• Turning now to the drawings, FIG. 1 is a block diagram depicting selected aspects of an embodiment of a package shipping enterprise 100 that supports dynamic recipient addressing, dynamic package routing, and hierarchical addressing methods as described herein. Package shipping enterprise 100 as depicted in FIG. 1 includes a shipment scheduler 102 having access to a shipment status database 104. Shipment scheduler 102 and shipment status database 104 represent resources of package shipping enterprise 100 that schedule and track the actual shipment of packages. In the depicted embodiment, shipment scheduler 102 implements dynamic addresses and dynamic routing via dynamic route generator 110.
  • Dynamic route generator 110 as depicted in FIG. 1 interacts with various database that enable dynamic route generator 110 to accept and process packages using a dynamic data construct, referred to herein as a dynamic address. Dynamic route generator 110 associates the dynamic address to a physical address. Until the package is delivered to the intended recipient, dynamic route generator 110 monitors to detect whether a physical location associated with the intended recipient has changed. When a physical address associated with a dynamic address changes, dynamic route generator 110 evaluates the change to determine whether the change is sufficient to necessitate a change in a routing plan. If so, dynamic route generator 110 may then modify one or more routing segments in a multi segment routing plan convey the modification as necessary, e.g., convey the modifications to the recipient and/or any carriers affected by the modification.
  • In addition, route plan modifications made by dynamic route generator 110 may cause package shipping enterprise 100 to generate a set of one or more routing segment labels that are consistent with the modified route plan. Some embodiments that employ routing segment labels may employ or support a hierarchical addressing paradigm.
  • Hierarchical addressing of packages may include a conversion of conventional indicators of physical locations such as street addresses to a numeric address analogous in some ways to a network address in the field of data processing networks. In the package shipping context, a hierarchical address may include two or region segments separated by a predetermined demarcation symbol such as a period, comma, or the like. The first regent segment value corresponds to the largest geographic region represented by the hierarchical address. The second regent segment value corresponds to the next largest geographic region represented by the hierarchical address, and so forth. In some embodiments, the region segments are defined so that a lower tier region segment is always fully enclosed within a higher tier region segment. In these embodiments, a hierarchical address may include a series of regions segments identifying a physical location, e.g., a package destination, as a series of increasingly precise geographic regions. Dynamic route generator 110 may leverage hierarchical addressing by generating routing plans and the component routing segments of a routing plan based on a comparison of the hierarchical addresses.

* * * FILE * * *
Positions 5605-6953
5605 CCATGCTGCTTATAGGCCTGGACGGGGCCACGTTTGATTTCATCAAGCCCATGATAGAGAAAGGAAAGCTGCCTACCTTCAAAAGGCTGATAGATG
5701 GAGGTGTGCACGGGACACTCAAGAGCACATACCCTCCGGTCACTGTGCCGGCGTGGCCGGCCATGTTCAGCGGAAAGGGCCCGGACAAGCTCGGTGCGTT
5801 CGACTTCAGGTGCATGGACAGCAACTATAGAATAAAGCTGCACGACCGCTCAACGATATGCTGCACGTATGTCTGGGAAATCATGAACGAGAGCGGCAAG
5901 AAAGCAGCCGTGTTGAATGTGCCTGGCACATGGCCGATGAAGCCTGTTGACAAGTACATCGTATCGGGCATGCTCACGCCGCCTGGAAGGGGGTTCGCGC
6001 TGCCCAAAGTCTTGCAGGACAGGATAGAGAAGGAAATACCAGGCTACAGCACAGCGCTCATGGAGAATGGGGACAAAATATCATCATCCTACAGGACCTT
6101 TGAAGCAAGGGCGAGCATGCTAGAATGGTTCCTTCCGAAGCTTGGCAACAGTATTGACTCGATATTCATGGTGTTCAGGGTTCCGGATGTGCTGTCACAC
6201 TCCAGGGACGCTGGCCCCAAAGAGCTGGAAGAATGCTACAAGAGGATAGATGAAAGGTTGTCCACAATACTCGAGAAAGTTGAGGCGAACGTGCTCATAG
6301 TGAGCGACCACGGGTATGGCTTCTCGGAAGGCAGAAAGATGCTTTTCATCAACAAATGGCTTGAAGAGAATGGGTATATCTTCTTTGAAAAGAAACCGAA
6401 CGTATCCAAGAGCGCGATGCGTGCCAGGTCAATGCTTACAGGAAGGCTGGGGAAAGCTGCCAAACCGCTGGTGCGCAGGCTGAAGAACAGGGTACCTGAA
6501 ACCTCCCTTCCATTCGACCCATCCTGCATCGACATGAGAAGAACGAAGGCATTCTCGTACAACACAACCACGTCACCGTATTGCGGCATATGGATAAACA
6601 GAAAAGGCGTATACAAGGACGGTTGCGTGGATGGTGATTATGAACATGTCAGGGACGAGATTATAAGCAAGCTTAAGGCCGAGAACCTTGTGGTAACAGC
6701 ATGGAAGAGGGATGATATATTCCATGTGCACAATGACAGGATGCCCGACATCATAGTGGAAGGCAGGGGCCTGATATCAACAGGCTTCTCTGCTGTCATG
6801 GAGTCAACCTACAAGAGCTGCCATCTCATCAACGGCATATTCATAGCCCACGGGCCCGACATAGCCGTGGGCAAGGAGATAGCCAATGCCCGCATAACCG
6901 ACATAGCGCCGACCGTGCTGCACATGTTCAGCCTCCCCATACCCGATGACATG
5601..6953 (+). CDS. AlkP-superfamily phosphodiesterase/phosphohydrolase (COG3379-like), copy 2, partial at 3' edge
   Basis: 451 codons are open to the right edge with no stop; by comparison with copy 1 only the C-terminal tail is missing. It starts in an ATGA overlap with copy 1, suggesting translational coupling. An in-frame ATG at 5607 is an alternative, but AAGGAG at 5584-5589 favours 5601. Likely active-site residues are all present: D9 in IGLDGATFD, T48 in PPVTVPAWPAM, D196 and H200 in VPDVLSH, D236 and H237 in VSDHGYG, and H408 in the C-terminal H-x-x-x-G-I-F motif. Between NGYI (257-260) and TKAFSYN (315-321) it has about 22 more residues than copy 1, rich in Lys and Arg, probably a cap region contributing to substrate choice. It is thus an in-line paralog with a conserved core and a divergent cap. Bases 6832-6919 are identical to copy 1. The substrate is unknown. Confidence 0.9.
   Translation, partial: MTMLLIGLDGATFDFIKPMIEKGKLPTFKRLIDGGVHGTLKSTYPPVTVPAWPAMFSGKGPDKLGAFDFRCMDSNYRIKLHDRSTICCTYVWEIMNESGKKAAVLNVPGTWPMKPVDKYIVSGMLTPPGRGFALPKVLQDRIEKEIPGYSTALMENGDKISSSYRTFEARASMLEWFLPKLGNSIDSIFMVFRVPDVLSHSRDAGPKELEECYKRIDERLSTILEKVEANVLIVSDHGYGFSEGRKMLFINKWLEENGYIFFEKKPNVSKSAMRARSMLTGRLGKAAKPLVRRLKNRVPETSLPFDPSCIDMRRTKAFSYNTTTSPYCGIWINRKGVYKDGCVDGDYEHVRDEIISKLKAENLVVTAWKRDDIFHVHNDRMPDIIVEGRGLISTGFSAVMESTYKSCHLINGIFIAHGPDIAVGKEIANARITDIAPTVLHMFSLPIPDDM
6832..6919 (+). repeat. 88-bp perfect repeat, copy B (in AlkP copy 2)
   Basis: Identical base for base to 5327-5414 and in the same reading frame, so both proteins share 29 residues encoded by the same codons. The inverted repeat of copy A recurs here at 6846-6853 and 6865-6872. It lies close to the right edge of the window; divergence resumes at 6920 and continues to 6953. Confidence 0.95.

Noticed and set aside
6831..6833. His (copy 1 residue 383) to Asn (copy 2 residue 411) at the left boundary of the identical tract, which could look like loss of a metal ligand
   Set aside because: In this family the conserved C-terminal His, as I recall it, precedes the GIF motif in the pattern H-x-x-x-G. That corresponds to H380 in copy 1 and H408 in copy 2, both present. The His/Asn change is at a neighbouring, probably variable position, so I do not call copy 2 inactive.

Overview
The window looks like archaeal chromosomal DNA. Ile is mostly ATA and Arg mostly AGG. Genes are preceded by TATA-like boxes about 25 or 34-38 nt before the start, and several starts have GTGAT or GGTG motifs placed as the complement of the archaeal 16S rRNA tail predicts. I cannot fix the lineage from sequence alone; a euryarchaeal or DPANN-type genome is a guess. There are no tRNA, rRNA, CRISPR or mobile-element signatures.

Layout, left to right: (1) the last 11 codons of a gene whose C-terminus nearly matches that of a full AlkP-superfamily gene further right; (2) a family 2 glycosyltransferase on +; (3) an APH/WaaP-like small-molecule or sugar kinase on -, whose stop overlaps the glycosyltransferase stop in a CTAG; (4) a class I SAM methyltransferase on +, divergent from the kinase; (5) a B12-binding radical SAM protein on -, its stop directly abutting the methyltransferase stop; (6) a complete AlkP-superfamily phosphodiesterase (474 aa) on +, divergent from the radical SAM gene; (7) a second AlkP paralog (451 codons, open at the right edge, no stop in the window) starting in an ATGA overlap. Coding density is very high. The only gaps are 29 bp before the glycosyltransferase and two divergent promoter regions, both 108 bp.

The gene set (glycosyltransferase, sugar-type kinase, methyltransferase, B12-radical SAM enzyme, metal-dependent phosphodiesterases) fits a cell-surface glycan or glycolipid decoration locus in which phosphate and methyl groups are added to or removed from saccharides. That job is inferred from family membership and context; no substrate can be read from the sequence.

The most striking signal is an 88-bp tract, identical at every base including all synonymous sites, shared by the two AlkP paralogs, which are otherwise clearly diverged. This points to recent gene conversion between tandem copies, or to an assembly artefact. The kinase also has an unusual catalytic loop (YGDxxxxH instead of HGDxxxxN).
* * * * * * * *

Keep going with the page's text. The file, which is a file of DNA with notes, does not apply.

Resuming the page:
• Dynamic route generator 110 as depicted in FIG. 1 further includes a dynamic location module 140 in communication with dynamic route generator 110 via a network 120, which may include a public network such as the Internet, a private network such as a corporate intranet, or a combination thereof Dynamic location module 140 operates to maintain a dynamic location database 142 containing information pertaining to an individuals package delivery status and location as described in more detail with respect to FIG. 2. In some embodiments, dynamic location module 140 is configured to interact with various resources, some of which may be external resources provided by third parties, to monitor the associations between dynamic addresses and physical locations. For example, dynamic route generator 110 as depicted in FIG. 1 may be configured to communicate, via network 120, with a directory database 122, a lists database 124, and a cellular provider 130. Directory database 122 may encompass various public and/or private directory listing database including white pages directories, mailing lists, and so forth. Directory database 122 may provide at least some type of correlation between an individual and a physical location of a proxy for the individual. To the extent that white pages include street address information, for example, those directories may provide a link between an individual, a telephone number for the individual, and a street address. Similarly, mailing lists may provide an association between an individual and a street address.